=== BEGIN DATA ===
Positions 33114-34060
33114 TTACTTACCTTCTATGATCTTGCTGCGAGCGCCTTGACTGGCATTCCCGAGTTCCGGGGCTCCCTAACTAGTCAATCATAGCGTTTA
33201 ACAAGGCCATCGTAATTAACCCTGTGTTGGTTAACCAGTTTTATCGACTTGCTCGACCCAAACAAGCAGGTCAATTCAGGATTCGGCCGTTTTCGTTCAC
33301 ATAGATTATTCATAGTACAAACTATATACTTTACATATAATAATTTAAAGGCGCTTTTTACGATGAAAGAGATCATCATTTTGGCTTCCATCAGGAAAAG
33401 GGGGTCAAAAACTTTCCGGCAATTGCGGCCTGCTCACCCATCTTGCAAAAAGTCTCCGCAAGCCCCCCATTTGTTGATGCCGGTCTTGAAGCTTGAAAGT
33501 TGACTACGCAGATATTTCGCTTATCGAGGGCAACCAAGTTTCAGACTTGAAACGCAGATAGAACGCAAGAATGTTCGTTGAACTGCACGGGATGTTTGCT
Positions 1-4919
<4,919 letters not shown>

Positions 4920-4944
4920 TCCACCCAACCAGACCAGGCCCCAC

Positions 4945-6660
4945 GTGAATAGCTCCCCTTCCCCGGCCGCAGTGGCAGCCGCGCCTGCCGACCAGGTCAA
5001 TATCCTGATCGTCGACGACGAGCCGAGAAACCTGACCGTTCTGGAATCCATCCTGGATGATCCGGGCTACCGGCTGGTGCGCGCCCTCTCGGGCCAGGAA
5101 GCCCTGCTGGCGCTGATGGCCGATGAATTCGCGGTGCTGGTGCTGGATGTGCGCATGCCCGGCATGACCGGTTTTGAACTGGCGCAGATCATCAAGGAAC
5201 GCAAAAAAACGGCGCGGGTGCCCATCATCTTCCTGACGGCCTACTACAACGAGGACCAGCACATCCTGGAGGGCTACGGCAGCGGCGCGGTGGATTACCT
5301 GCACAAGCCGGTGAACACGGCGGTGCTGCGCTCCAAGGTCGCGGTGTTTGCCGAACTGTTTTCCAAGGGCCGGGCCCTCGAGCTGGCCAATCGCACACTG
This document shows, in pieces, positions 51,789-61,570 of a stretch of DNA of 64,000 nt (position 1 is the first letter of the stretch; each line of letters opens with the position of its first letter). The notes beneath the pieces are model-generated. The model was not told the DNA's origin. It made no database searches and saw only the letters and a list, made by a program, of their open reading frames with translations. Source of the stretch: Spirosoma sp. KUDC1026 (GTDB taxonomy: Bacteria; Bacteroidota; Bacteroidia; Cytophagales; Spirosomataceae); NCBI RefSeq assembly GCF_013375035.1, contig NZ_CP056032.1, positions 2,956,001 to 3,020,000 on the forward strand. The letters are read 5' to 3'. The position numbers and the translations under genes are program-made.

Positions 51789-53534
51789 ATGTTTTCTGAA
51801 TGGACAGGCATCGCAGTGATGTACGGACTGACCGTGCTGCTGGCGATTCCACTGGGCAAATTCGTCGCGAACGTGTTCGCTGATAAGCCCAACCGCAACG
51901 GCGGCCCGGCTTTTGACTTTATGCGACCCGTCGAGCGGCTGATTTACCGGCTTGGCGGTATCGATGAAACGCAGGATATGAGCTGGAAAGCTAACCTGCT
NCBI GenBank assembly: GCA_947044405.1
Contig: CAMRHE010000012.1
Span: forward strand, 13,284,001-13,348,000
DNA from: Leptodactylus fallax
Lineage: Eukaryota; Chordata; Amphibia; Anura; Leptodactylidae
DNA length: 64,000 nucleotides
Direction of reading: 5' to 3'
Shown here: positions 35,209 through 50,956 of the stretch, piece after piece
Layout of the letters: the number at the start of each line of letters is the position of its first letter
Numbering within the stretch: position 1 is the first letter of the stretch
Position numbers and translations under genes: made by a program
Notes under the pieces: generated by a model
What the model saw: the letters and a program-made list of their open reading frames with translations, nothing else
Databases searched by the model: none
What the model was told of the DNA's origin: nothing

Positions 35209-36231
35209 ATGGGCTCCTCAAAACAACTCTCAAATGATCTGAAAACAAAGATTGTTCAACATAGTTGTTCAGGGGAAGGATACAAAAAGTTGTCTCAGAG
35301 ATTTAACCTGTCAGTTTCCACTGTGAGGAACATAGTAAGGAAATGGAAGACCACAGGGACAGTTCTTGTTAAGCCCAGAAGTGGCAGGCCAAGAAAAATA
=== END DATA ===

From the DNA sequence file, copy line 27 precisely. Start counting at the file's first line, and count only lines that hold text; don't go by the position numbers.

DNA length: 64,000 nucleotides